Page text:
Board View: "We need to stop this"
Each day, 160,000 students across the country miss school because they are afraid of being bullied.
Garrard County school board Vice Chairman Larry Woods (right) hopes the state’s new bullying law will help shine a light on the issue so that educators and parents will see “that we need to stop this.”
Woods, a former superintendent, said a lot of kids “will go into silent mode and start worrying about their well-being and be afraid to say something. The well-being of the child is so important for their maturation and growth into the future – that they have confidence and can be outgoing and just enjoy teaching and learning. That’s so important.”
He said his school board has discussed the policy and it’s important to begin addressing it early in the new school year.
“We want all of our teachers to know this policy, to know that we’re going to report it and we’re going to take care of it and stress that fact. We have to. We cannot just take that attitude that bullies will be bullies kind of thing because it is real and if it affects a child, then we must act on it,” Woods said.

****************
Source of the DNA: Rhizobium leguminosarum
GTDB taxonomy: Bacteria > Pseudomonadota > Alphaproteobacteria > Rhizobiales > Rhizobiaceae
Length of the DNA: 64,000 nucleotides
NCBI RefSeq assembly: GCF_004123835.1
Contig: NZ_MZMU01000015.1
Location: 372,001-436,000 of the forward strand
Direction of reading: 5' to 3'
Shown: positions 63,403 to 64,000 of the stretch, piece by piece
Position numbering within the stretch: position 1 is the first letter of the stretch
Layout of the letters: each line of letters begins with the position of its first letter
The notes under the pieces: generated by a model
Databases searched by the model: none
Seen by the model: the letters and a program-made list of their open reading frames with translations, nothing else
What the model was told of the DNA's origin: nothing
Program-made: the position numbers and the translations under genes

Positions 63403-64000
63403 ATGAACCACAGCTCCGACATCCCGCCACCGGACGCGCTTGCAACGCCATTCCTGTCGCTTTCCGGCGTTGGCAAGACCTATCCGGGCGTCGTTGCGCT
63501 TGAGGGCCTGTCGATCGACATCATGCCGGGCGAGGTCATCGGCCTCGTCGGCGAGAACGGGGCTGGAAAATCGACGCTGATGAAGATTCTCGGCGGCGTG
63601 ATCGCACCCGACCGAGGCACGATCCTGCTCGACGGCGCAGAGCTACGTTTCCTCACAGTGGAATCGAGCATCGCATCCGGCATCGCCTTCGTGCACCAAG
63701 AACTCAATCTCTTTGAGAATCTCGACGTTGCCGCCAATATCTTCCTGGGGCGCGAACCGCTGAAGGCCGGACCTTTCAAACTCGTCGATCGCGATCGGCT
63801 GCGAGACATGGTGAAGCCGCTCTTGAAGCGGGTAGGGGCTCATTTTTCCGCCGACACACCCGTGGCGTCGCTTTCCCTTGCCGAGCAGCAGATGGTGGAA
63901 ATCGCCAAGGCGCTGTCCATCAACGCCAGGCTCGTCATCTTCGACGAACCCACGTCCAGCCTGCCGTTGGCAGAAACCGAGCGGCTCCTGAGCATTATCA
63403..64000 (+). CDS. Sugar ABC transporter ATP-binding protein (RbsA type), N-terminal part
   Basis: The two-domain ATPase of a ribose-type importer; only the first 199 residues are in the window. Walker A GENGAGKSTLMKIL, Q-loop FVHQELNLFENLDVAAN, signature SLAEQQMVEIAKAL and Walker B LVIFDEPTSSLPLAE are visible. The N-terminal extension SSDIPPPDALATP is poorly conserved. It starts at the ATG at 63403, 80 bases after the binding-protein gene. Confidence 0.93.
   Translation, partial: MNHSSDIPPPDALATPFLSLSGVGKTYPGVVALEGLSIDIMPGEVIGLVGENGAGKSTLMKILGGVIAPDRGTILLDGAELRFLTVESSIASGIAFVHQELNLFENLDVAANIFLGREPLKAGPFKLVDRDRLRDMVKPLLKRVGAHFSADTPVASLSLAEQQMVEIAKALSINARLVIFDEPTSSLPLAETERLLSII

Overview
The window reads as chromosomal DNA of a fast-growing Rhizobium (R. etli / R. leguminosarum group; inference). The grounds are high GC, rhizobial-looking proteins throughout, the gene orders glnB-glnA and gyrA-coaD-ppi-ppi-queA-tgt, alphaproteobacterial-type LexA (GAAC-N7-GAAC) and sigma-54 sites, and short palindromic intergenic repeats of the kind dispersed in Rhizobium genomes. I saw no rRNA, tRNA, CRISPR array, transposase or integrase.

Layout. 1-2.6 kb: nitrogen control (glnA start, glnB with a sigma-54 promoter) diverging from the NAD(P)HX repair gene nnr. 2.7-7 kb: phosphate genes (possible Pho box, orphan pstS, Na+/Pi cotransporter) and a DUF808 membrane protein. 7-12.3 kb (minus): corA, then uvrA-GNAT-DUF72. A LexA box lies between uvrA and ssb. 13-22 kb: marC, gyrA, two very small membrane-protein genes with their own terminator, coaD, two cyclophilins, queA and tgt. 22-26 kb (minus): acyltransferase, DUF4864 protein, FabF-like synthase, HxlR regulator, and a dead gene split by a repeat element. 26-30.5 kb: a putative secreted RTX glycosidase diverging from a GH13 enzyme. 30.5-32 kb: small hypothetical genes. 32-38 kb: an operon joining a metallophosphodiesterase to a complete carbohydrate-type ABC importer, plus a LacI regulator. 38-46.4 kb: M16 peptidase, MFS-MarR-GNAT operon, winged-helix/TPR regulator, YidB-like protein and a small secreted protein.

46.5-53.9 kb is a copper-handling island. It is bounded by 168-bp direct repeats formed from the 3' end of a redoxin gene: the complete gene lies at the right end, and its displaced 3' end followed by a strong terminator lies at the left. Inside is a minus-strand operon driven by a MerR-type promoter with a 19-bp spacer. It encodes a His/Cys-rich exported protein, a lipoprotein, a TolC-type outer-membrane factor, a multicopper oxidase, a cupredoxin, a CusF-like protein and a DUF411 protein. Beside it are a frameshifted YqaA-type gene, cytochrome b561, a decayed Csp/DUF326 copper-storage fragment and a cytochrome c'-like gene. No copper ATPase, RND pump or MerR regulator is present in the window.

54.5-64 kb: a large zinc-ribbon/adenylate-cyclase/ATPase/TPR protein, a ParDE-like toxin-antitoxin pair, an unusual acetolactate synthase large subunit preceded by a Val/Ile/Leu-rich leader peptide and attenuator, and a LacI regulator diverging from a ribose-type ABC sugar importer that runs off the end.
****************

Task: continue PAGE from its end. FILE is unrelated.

“What happens in education so many times is we go gung ho to get started and then we kind of maybe find the status quo,” he added. “I don’t want that to happen because I want all our teachers and principals and bus drivers and everybody that’s with our kids to understand, to report bullying and to take care of the issue.”
Woods said it’s also important to talk to the student who is doing the bullying to try to stop the behavior, and not just to punish them.
“You punish the child for that but we don’t follow up strong enough,” he said. “If they keep coming back repeatedly doing this, then we’ve got a major problem here. Not only the child being bullied, but the bully themselves has a major problem because they’re going to go out. What kind of citizen will they be when they graduate or when they leave school? I think this is a long process and we have to take it very, very serious.”
With the new reporting standards for bullying, districts could see an increase in the number of incidents. Woods says that is a good thing because it means schools are addressing the issue.
“I think the policy is good because it’s going to raise our awareness and it’s going to get our people on board to stop it,” he said.